The high altar, which originally came from the Abbey of Montescaglioso, is made of costly white marble, above which is Fabrizio Santafede’s “Cona Grande”, acquired in Naples in 1580. The Virgin is shown in the centre, surrounded by St John the Baptist, St John the Evangelist, St. Biagio, St. Donato and Saints Peter and Paul, with the Holy Trinity in the oval at the top. Scenes from the Gospel are illustrated in the panels below.
The inlaid Wooden Choir behind the altar is the painstaking work of Giovanni Tantino of Ariano Irpin (1453). It has 50 choir stalls and is covered with a dense network of sculpted wooden foliate motifs, fantastic animals and holy subjects highly reminiscent of Franco-Flemish culture, Islamic decorative traditions and illuminated Benedictine manuscripts. Immediately on the right, on leaving the choir, a distich on the frame of the door to the bell-tower shows the date of the church’s completion, 1270.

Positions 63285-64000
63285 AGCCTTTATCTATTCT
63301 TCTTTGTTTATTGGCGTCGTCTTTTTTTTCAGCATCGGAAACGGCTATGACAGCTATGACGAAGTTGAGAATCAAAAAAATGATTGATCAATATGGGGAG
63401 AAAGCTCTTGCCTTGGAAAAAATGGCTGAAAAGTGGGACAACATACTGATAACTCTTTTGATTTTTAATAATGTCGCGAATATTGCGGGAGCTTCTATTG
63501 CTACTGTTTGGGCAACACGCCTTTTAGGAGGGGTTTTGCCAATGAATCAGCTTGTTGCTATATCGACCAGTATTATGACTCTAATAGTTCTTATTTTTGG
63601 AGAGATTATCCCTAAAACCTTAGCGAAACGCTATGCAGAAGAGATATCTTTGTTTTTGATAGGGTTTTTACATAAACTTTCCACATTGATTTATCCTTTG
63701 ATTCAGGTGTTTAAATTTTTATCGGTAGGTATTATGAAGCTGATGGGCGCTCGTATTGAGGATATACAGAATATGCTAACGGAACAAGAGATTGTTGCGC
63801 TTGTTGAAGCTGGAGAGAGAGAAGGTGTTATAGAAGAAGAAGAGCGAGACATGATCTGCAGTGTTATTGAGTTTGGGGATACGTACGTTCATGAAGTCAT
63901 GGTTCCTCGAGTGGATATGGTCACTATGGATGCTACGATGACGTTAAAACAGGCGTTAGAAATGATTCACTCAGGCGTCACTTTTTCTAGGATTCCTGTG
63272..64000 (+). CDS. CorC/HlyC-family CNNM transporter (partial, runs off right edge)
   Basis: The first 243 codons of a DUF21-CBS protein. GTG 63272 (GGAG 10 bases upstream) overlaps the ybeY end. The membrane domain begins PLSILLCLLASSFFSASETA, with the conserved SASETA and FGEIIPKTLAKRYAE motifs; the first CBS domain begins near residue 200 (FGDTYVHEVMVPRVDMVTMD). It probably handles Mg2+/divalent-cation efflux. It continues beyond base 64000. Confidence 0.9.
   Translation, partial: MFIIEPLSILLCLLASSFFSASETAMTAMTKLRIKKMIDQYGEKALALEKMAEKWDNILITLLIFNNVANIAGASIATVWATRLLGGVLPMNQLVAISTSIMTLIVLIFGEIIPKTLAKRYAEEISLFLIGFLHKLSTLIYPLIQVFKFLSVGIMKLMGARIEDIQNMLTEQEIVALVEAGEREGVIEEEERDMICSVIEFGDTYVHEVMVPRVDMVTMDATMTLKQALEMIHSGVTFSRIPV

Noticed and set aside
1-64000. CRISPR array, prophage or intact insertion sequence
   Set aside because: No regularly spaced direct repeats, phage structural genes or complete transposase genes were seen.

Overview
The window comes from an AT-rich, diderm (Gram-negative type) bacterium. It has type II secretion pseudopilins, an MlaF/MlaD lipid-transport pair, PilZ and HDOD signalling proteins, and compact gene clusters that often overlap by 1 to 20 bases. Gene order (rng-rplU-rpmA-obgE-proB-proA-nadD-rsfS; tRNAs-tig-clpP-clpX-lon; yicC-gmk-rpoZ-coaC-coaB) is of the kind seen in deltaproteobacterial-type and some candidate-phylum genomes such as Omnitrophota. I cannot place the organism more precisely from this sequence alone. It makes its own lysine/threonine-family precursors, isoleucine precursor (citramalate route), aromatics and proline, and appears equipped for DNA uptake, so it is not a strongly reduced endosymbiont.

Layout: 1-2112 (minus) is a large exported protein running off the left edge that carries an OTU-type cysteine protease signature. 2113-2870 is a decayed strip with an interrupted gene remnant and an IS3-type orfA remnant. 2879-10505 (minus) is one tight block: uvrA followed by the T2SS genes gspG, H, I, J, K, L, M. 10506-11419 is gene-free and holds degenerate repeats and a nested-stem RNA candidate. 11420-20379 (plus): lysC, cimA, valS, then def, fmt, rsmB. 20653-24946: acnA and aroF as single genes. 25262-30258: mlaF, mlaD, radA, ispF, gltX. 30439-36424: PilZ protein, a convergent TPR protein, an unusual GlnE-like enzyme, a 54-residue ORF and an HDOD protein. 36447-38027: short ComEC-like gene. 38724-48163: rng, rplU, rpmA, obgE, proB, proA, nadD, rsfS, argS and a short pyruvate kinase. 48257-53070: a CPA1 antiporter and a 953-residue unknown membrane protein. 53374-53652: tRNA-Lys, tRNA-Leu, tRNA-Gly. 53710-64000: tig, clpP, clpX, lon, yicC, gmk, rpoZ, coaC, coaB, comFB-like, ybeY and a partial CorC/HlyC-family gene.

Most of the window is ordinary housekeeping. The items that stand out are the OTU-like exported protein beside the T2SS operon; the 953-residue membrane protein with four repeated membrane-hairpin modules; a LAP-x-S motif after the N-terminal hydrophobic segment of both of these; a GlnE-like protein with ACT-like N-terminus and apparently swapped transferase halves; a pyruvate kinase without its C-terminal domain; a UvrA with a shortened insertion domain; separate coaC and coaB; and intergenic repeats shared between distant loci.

Slightly further on, at the end of the left transept, the front of the altar to St Michael, carved by Altobello Persio in 1539, shows the saint in the centre, with the Madonna and four Saints in the niches. On the predella, there is a bas-relief of the Last Supper surrounded by delicate Renaissance friezes.
Continuing to the left, the crib in the chapel known as the Chapel of San Nicola al Cimitero, sculpted in 1534 by Altobello Persio and Sannazzaro da Alessano in polychrome limestone, is dear to the hearts of the Materani because it contains features of the city: the castle at the top resembles the Castello Tramontano and the utterly realistic shepherds with their flocks (sheep, goats and guard dogs) serve to remind us of the city’s strong agrarian bias in 1500.